day before the fateful Jan. 6 riot rocked the U.S. Capitol, security officials in the House and Senate received a warning of a possible aviation terror threat to the seat of Congress but shrugged off the concerns until congressional leadership found out from news media and began pressing for answers.
“Are you making any notification regarding the intel that I’m told is going public?” then-House Sergeant at Arms Paul Irving texted Michael Stenger, his counterpart in the Senate, about the aviation security threat early on the evening of Jan. 5, 2021, according to text messages reviewed by Just the News.
“I am under the impression that it has been deemed aspirational,” Stenger responded.
“Agree, all good,” said Irving.
The two didn’t text again for six days, according to information put out by congressional investigators. But a short while after the exchange, CBS News would report that U.S. intelligence had made the warning to the Capitol, alerting congressional leaders who then peppered the Capitol security apparatus about why they had been kept in the dark and what was being done to address the threat, the messages show.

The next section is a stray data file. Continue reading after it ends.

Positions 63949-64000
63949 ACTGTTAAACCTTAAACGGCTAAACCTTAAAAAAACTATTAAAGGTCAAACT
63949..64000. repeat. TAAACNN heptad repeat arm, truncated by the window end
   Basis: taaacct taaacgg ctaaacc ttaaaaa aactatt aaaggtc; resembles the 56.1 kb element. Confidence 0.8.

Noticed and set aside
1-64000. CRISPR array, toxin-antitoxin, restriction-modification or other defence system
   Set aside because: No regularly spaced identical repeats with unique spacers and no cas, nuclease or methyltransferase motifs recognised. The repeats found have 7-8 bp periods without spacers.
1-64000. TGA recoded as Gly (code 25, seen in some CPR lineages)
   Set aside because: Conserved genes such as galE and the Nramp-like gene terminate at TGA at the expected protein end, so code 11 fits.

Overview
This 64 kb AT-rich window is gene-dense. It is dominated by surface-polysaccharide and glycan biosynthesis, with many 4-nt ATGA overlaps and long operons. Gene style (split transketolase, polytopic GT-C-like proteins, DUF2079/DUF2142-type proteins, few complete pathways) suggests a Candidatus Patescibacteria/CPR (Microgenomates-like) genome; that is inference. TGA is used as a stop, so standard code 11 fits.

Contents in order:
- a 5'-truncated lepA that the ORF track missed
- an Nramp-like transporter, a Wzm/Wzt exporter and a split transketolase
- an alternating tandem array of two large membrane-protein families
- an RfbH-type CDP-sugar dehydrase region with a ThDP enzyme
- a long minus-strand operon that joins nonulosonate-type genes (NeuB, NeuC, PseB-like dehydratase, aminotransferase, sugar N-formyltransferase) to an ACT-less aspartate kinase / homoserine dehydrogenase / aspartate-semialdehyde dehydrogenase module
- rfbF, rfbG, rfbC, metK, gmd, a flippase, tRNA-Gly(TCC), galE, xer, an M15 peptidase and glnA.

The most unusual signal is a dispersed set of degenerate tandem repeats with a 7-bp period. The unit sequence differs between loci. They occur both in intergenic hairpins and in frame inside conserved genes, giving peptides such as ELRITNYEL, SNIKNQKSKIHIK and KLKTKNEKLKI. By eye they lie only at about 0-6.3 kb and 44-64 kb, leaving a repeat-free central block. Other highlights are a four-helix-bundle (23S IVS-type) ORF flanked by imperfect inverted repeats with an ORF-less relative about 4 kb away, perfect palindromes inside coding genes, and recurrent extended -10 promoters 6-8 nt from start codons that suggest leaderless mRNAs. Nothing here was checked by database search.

The powerful anecdote was contained in text messages released as part of a House GOP report on Capitol security last week, adding further evidence of a laissez-faire security apparatus inside Congress that would fail spectacularly on Jan. 6 when a rowdy, pro-Trump mob, some of whom used violence to overrun police lines, invaded the building.
You can read the full report here.
Multiple investigations have determined that Capitol Police and congressional security officials had received extensive intelligence warning of violence on Jan. 6 and failed to create an adequate security plan, allowing worries from above about “optics” to take precedence over deploying National Guard ahead of the riot or better fortifying the building.
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